It's those rucksacks, and the fact that they're carting them, along with bedrolls and weapons, on foot, from Chicago to Philadelphia (and farther) that puts me in mind of Tim O'Brien's "The Things They Carried." Of O'Brien's characters, the Vietnam soldiers who knew precisely what they carried and how much each piece of it weighed because wherever they went, they humped every piece of their gear there with them.
There's also a disturbing and dramatic mortality element to Revolution, and not just in the kill-or-be-killed situations so often facing survivors of the blackout. Unlike shows like Grey's Anatomy, where the characters live through all manner of should-be-deadly injuries and usually go back to being completely freakin normal within the course of a year if not merely a few episodes, injury in Revolution is almost always fatal. There are no fancypants hospitals. There's the occasional doctor, but that doesn't mean you won't die of tetanus. Or asthma Or infection. We've yet to hear anything of pandemic or viral or microbial illness, but it's bound to enter the plot line sooner or later. While they've not alluded to it, I'd bet that after the power went out, illness swept the country. But for now, most of the medical/mortality troubles come from characters bodily defending themselves, usually with swords -- the kind of swords with hilts that double as brass knuckles -- and that sort of thing is almost always fatal in a world without Emergency Rooms. Stomach wounds. Nasty buggers.
But there is a touch of humor and a good deal of poking at what we consider to be oh-so-important today. One of the characters tells how, before the blackout, he owned a plane -- one of the perks of getting rich while working for a place called Google.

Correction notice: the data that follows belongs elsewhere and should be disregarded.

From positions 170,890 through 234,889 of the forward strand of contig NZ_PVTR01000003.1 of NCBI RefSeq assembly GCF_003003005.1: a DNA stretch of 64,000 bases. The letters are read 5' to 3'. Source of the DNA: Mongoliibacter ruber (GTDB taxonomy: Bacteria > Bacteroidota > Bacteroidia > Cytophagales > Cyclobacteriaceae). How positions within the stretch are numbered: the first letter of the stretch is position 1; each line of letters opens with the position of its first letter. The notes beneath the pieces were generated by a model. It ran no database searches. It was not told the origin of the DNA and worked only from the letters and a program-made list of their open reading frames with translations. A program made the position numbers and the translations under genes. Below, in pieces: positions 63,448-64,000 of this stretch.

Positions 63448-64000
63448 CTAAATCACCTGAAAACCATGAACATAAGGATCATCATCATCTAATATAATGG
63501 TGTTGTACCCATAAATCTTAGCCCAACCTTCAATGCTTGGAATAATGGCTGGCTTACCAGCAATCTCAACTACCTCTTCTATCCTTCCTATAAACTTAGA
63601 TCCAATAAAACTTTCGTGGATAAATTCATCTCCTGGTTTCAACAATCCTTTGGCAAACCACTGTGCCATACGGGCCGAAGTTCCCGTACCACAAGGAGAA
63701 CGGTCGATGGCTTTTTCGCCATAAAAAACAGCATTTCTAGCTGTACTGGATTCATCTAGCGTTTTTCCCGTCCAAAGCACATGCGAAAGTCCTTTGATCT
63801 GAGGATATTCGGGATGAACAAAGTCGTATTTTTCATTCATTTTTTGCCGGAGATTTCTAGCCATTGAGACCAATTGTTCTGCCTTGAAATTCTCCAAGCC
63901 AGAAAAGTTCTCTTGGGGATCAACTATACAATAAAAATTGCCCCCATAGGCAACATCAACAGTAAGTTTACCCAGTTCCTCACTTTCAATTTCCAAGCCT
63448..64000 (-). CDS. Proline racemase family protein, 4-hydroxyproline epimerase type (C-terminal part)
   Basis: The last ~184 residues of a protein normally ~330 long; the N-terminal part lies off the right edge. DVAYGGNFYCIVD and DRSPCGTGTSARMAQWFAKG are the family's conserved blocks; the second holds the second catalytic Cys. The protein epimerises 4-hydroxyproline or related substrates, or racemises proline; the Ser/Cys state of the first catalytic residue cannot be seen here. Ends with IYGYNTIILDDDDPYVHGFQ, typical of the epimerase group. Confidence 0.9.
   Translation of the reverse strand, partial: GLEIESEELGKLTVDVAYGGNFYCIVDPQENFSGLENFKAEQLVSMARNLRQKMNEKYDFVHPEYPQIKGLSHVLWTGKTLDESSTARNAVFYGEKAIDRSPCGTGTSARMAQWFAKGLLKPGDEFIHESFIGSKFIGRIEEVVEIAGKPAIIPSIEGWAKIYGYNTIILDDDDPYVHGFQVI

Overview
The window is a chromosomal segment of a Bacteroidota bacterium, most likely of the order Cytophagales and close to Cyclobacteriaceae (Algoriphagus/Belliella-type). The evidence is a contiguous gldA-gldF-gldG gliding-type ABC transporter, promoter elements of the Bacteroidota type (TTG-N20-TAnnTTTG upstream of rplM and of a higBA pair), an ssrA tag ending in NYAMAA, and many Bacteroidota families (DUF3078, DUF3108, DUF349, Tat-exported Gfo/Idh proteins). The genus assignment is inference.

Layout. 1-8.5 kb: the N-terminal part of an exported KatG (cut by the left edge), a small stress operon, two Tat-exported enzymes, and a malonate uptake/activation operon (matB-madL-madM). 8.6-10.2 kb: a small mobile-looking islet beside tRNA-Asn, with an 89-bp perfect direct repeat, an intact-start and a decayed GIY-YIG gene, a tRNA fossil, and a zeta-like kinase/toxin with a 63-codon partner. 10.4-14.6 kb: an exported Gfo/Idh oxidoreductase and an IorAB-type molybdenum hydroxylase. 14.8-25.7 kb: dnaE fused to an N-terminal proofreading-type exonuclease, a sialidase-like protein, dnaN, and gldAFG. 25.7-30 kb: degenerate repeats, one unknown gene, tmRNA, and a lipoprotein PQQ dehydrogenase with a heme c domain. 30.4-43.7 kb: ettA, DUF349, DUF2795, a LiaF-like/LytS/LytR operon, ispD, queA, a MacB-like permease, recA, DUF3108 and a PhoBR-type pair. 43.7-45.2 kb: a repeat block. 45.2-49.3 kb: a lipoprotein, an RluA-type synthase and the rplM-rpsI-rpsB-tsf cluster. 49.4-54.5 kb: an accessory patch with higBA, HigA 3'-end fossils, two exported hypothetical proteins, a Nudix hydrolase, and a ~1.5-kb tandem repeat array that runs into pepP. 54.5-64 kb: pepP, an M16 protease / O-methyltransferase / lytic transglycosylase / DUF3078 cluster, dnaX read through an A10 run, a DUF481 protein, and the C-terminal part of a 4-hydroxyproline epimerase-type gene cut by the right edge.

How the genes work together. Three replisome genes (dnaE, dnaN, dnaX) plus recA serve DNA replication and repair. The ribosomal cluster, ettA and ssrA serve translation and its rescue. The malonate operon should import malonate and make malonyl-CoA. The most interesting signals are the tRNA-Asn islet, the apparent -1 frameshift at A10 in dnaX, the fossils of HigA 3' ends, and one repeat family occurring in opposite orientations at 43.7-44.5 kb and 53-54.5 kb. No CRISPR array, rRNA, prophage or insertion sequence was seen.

"Google, that was a computer thing, right?" says the girl who was only seven when the blackout happened.
"It was an internet thing," he replies. Then, "Eighty million in the bank and I'd trade it all, right now, for a roll of Charmin."
Then there's the woman who, after fifteen years without power, still carries around her iPhone, because that phone was the only place where she had pictures of her kids.
The iPhone, and later the same woman's printed copy of The Wizard of Oz -- poignant for several reasons, not only was this the book she read to her children, but the character is the ultimate Dorothy, trapped a continent away from her family but no amount of wishing and heel clicking can get her home -- these are the only item we've been privileged to see in "The Things They Carried" style, but it's already proven damn powerful. I look forward to the writers further use of this narrative tool to color and define the characters.
Makes you really stop and question what we keep squirreled away on bits and bytes.
At the same time that it makes me stop and praise certain analog tendencies, it devastates me to look around my home and think about what I might have to leave if I were in the same situation -- namely all the books I'd have to leave. The thought of abandoning my books in order to carry with me necessary things like food and water is almost as disturbing as the medical regression that has made our lives so cushy. (What can I say? We all have our priorities and our soft spots.) And that doesn't even touch on my love of Charmin.